Arizona Trip September 1997

Hi all,

Well we are off again!

Wednesday Sept. 3 
We got an early start heading for Arizona.  We spent our first night in Mesa, AZ, at a small urban RV park.  It was 106 when we got there, but dropped to under 100 by the time we returned to the motorhome after some exploring and dinner at Boston Market.  The air conditioner ran all night.

Thursday Sept. 4 
This morning we did some local shopping.  We picked up some RV supplies at Isley's, a large RV store about 2 blocks from our campground, checked out the local Camping World, dumped our tanks, and headed up the hill toward Forest Lakes to visit Scholls'.

Our "new" motorhome is working great!  (You all do know about our new vehicle, don't you?)  It is a 1993 Gulf Stream Sun Voyager diesel, 32 feet long, and very comfortable for us.  The floor is totally flat from stem to stern, and the living area extends to the dashboard, instead of the back of the driver and passenger seats.  There is a couch behind the driver with the sink and refrigerator behind it.  Behind that is a wide wardrobe.  On the passenger side, there is a small wall mounted folding table behind the front seat, with a swivel bucket chair behind that.  If you rotate the passenger chair it faces the bucket chair across the table.  Behind the bucket chair is a unique dinette set.  There are two loose chairs, the dinette table, and a built-in typical dinette seat.  It works out great for us.   The bathroom is behind the dinette.  Behind the wardrobe and the bath is the bedroom with an "RV Queen" size bed.  (60 x 75 inches).

Pulling the grade from Mesa to Payson, I only had to downshift from 4th to 3rd a couple of times.  Most of the way I was able to maintain 50 to 55 on cruise.  It really pulls the grades well.  It would be nice to have closer ratios on the transmission so I could downshift earlier, but it does very well.  The exhause brake was giving a problem.  It would really give a noticeable slowing effect, then quit.  It seemed to be actuating while the "pull-in" solenoid was actuvated, but not remain on as the holding coil was active.  The brake is brand new, and still under warranty.

We arrived at the Scholls' and announced our arrival with a couple of blasts of the air horns.  We had not told them of the new motorhome.  Unfortunately, they had spotted us before we started up their driveway, so the air horn blasts were not as effective as I had hoped.

We reviewed the switchbox Keith has for his generator and the installation problems to expect.  This is the main project planned for this visit.  The switchbox is very clever and really quite simple.  It has 6  two position switches with center off and 6 circuit breakers.  There are two ammeters (calibrated in watts) and a twistlock connector for plugging in the generator.  It wires to the main breaker box by removing the wire from the 6 circuits you want to power from the generator.  The wires and the breakers they were removed from are wired to the new switchbox.  The end result is if the power fails, you can plug the generator (it is on wheels) to the switchbox  and switch any or all of the 6 circuits to it.  There is absolutely no feed through to the main line, so it is very safe.  When the power comes back on, the circuits which were not switched will indicate this, and the other ones can be switched back to the line.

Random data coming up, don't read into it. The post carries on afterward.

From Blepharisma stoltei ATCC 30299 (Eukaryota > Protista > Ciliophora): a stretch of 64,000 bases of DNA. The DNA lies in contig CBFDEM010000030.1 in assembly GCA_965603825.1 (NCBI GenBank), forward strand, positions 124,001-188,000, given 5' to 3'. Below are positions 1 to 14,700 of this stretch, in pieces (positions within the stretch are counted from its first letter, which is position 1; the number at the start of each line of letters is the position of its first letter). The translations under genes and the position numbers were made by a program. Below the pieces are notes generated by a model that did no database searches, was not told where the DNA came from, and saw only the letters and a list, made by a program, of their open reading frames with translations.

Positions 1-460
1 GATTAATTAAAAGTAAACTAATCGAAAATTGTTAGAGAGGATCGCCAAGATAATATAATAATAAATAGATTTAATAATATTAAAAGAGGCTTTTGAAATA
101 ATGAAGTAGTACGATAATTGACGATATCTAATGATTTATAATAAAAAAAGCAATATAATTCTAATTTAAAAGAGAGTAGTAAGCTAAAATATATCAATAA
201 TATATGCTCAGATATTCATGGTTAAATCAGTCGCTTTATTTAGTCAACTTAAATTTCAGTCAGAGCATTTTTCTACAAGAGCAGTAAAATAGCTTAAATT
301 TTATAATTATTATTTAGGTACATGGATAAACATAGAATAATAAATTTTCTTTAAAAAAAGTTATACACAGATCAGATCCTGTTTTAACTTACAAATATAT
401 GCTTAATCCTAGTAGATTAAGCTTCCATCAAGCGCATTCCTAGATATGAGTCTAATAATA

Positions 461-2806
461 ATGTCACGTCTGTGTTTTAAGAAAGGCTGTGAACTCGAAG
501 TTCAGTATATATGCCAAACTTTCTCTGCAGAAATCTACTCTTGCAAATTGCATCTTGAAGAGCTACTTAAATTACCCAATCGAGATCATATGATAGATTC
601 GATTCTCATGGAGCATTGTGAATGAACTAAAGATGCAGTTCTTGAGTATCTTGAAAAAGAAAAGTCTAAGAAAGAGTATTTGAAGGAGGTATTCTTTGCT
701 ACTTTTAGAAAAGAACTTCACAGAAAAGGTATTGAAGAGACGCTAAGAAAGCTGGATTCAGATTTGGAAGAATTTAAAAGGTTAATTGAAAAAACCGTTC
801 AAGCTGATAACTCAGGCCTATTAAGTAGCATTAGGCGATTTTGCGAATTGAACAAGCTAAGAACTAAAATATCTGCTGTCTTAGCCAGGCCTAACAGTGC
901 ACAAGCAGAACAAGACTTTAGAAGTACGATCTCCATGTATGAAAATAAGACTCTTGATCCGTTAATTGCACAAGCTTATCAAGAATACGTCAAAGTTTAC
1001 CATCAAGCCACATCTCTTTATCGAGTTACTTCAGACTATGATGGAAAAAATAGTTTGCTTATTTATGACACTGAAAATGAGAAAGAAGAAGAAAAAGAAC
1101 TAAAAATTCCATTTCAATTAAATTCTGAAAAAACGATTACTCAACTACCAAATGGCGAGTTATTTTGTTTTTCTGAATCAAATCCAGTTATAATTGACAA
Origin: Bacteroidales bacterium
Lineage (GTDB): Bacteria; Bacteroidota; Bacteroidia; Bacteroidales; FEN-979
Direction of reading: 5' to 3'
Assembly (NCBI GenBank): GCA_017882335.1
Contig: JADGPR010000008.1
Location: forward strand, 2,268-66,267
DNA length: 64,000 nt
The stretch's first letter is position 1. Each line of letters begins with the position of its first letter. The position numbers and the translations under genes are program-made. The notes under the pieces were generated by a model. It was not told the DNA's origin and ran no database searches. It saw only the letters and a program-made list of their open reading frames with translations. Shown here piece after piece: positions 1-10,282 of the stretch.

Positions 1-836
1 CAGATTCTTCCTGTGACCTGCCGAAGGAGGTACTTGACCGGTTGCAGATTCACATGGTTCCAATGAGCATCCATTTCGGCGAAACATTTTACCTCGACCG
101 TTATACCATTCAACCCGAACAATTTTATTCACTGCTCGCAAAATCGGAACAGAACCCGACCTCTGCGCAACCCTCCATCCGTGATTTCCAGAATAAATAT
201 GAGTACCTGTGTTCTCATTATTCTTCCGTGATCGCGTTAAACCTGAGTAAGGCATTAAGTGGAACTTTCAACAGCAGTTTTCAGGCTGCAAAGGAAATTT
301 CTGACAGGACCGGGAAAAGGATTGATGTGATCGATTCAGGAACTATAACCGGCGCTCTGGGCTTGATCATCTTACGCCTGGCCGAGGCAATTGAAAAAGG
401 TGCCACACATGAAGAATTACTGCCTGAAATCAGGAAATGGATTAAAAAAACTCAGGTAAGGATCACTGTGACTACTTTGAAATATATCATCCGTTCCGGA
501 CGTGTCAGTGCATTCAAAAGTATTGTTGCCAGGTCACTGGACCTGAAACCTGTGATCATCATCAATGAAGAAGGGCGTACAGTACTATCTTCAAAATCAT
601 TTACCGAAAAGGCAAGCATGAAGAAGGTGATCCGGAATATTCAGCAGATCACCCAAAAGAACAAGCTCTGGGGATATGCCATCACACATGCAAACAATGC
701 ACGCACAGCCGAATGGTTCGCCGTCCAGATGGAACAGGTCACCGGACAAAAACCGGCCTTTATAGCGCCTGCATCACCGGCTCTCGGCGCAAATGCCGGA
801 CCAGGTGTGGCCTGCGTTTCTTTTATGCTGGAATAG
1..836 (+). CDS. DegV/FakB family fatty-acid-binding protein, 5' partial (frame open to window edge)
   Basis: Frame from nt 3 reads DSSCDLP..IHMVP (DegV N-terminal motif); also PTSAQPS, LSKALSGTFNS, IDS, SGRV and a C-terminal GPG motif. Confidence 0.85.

Friday,  Sept 5  
We finalized our plans for the switchbox installation, figuring how to mount it, where to run the conduit to the main breaker box, measured for all the parts, etc.  We then went into Payson and bought all the parts.  When we returned to Forest Lakes, there was a roaring thunderstorm in process and we spent most of the rest of the afternoon in the house.

Saturday,  Sept 6  
We spent much of today installing and testing the switch box.  Things went smoothly, and we finished wiring the final connections shortly before the afternoon monsoon showers started.  They only lasted about an hour and we were able to set up the generator and test all our handiwork after they finished.  The balance of the day and night was dry.  Everything on the switchbox worked great.

Sunday, Sept 7  
Today was fairly relaxing.  We installed some software on Keith's two computers, .  I installed a light across the coil of my exhaust brake to try to really see what is happening as I try to use it.  We then set up Keith's new MIG welder in preparation to trying it out tomorrow.  It was a restful day.

Monday, Sept 8  
Another relaxing day!  We slept until about 8:30, the latest yet.  We ran a couple of local errands and set up Keith's MIG welder.  After an early afternoon shower or two, we got a chance to test the welder.  It is quite tricky to get set up properly, but once adjusted we started getting some decent results (for a first try).  Much fun!  Tonight we watched the Kansas City Chiefs beat the Raiders by a point in the last 2 seconds.  We leave in the morning for the Wilkisons' in Prescott.  We may stop enroute and see Tonto Bridge near Pine and Strawberry, we'll see how things are going tomorrow.